I mean, if you wanna say Alfred did a tour of duty, cool. If he put in his four years (or whatever it is they do in the UK) and saw a little action and trained as a field medic, okay. A lot of people do that. But I don't want that role to be what defines Alfred's life before he ends up with the Waynes.
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  6. #21
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    It makes sense to me that he'd have some kind of spy background, but maybe in a more grounded way — like Tom King himself, worked for the CIA before writing superhero comics.

    He takes a job as Wayne's executive assistant, then finds himself assisting in a different capacity than he expected.

    I don't need the father/grandfather angle with Alfred as overtly as it's been played, I kind of like the Jeremy Irons version in BvS who is both hired help and avuncular. And once you remove Alfred as Bruce's surrogate/adoptive father, then there's less need for him to be as old as Michael Caine.

    I wouldn't hate to see a take that had a younger Alfred... or even one where Alfred / Bruce / Dick / Gordon / Lucius are relatively the same age, and the whole Batman thing is more of a joint enterprise.

    This is also because "Batman's father" has been so played out that I'm interested to see the relationship dynamics explore new ground.

  7. #22
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    You can have both frankly.

    Uncle Phillip is the guardian but he's ineffectual, not bad per se just either too busy working or just not there enough to help Bruce overcome his demons.

  8. #23
    Savior of the Universe Flash Gordon's Avatar
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    He's a butler, maybe he had a passion for stage acting but never caught a break. That's about it. I loathe "badass backstories". The spy thing is awful.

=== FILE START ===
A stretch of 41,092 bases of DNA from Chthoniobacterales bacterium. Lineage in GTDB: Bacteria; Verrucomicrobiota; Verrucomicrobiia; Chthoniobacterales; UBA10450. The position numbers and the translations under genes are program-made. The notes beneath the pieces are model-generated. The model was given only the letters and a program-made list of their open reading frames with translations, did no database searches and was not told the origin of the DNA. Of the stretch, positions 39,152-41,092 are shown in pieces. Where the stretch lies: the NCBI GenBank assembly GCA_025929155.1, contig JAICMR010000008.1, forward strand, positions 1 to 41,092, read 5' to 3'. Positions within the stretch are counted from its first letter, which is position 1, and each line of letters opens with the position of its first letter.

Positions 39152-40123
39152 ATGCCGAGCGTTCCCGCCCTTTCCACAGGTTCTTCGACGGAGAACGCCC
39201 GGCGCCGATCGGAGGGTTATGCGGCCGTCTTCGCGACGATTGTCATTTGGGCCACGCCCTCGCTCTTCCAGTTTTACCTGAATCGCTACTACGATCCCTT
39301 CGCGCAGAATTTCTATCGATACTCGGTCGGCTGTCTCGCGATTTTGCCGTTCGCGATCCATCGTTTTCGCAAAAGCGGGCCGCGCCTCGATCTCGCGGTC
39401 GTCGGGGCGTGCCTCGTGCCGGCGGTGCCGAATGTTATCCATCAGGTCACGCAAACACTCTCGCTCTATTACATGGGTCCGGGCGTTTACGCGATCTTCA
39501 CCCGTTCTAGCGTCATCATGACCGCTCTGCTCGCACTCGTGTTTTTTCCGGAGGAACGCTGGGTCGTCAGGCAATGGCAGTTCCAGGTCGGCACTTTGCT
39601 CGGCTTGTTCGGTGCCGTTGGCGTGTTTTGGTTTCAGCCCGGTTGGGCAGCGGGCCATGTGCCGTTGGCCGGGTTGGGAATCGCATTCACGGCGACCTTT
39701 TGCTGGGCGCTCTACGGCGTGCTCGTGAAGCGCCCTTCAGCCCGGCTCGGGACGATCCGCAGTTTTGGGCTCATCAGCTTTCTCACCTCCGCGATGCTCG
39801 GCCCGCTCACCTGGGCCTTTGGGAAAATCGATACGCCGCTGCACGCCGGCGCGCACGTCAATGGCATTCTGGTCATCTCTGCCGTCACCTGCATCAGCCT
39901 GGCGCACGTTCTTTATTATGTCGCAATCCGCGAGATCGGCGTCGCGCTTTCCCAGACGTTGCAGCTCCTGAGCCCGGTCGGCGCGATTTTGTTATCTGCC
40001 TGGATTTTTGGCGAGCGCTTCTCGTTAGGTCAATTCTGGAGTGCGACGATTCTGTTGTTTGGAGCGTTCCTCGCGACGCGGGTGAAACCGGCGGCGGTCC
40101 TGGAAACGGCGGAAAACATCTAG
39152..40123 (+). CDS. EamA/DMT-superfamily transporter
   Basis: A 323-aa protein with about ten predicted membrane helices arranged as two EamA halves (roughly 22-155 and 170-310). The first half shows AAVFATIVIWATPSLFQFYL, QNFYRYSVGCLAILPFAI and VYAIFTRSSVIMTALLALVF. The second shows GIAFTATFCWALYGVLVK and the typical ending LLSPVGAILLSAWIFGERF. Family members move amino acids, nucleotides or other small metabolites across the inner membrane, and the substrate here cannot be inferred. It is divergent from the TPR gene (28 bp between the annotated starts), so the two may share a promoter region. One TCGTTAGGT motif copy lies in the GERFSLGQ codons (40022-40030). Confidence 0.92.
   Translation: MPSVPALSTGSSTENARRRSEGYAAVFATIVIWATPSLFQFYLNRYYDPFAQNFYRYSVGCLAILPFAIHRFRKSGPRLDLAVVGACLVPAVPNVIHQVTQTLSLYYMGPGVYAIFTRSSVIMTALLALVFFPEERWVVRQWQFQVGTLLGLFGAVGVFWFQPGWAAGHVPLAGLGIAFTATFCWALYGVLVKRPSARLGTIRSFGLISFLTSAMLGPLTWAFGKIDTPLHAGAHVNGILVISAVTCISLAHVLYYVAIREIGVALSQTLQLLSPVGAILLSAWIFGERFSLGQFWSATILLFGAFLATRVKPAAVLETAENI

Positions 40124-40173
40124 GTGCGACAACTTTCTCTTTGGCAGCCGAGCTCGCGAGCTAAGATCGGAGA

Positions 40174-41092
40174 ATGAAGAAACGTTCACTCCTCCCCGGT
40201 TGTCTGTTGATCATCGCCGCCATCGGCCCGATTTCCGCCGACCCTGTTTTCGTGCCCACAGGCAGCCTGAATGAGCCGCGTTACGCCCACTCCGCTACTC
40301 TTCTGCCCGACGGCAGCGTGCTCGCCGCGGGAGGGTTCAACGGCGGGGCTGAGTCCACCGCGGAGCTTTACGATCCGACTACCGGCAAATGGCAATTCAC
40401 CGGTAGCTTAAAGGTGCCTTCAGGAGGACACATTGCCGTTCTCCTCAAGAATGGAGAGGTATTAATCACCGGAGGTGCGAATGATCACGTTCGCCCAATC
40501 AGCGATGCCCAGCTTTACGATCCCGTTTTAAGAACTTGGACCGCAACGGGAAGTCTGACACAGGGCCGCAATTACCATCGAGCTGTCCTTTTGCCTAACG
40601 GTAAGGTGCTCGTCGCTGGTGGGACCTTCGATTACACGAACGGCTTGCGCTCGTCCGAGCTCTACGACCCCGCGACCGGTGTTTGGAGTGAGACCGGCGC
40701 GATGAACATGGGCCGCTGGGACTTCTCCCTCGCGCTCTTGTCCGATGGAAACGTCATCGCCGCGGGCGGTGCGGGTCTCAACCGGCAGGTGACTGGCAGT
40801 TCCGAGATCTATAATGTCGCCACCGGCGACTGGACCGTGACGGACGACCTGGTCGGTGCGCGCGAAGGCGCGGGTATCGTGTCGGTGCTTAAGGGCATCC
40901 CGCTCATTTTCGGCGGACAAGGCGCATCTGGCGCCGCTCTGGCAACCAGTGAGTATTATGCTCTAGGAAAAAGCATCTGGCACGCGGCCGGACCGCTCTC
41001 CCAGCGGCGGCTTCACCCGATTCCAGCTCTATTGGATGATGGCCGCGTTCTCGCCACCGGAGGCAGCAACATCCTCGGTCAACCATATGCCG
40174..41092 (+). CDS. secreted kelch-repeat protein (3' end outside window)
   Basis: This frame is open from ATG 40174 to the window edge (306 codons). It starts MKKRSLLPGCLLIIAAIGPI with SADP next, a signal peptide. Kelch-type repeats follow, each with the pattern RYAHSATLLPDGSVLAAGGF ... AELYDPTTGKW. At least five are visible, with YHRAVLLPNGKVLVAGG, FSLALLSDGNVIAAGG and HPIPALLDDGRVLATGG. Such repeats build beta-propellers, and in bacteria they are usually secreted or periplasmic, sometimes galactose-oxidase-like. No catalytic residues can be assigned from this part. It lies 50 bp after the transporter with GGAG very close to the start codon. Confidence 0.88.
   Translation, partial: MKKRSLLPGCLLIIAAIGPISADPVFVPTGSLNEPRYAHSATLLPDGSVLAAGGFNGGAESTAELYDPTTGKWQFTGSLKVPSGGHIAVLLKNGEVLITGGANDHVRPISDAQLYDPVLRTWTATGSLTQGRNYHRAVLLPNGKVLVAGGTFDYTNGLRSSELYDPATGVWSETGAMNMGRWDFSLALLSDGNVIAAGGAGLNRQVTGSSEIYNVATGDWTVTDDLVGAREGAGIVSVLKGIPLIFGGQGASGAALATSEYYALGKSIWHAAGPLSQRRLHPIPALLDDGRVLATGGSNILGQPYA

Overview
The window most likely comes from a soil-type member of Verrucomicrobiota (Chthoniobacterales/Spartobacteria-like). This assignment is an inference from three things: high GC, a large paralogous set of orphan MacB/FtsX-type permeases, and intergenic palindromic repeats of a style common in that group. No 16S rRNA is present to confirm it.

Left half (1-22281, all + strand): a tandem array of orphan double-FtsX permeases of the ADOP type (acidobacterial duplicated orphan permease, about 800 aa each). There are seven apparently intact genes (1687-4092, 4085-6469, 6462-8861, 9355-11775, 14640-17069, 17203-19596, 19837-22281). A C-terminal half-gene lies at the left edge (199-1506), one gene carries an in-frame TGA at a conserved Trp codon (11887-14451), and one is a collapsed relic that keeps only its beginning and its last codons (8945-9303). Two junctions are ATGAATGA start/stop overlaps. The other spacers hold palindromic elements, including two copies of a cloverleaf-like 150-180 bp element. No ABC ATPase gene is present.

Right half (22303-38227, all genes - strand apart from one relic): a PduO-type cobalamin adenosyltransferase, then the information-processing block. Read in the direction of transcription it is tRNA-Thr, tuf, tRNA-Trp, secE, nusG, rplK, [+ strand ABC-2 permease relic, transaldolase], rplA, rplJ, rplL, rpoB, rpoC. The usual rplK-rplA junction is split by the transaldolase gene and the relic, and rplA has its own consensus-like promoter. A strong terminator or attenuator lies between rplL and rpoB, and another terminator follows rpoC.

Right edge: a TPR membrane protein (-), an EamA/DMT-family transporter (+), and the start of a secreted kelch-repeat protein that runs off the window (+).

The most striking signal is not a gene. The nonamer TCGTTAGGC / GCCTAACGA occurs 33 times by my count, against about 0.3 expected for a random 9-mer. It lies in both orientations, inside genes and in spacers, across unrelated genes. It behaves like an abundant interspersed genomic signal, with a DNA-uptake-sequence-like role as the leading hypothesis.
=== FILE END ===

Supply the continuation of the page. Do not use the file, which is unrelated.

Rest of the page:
I also wouldnt mind the entire situation being changed though! Make him a former friend of Thomas Wayne, maybe from the military, who steps in to take care of Bruce when his parents are murdered. Part of the appeal to this would be lessening the wealth of the Wayne family. I don't think Batman needs to be a billionaire. If anything being mega rich detracts from him. This also would make Alfred an accomplice, not a butler- which seems to be how he's written most of the time anyway.
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  9. #24
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    Iím generally ambivalent about supporting characters acquiring all the properties of the character they support. Sometimes it works out and yields a spin-off that is superior to the original. But is that what we want for Bruceóto fade into the background and another character overtake him in importance?

    If Alfred was just as good as Bruce and maybe better and the Batman is simply a byproduct of his magnificence, something Alfred invented, then Bruce is the inferior. Iíd rather have the Horatio Alger story of Bruce being a self-invented man, where he owes nothing to anyone and became Batman through sheer will. He may have taken elements from his peersóbut each of these only has a portion of what Batman has in total.

    I enjoy PENNYWORTH, but I watch it as an Elseworld. I donít believe the direction of that series leads to the Batman of the comics.

    Alfred was created to be the epitomy of a supporting character, literally serving the main characters. Quirky enough for comic relief. He gained greater importance in the 1970s as a sounding board, because Robin wasnít around for the expositional dialogue.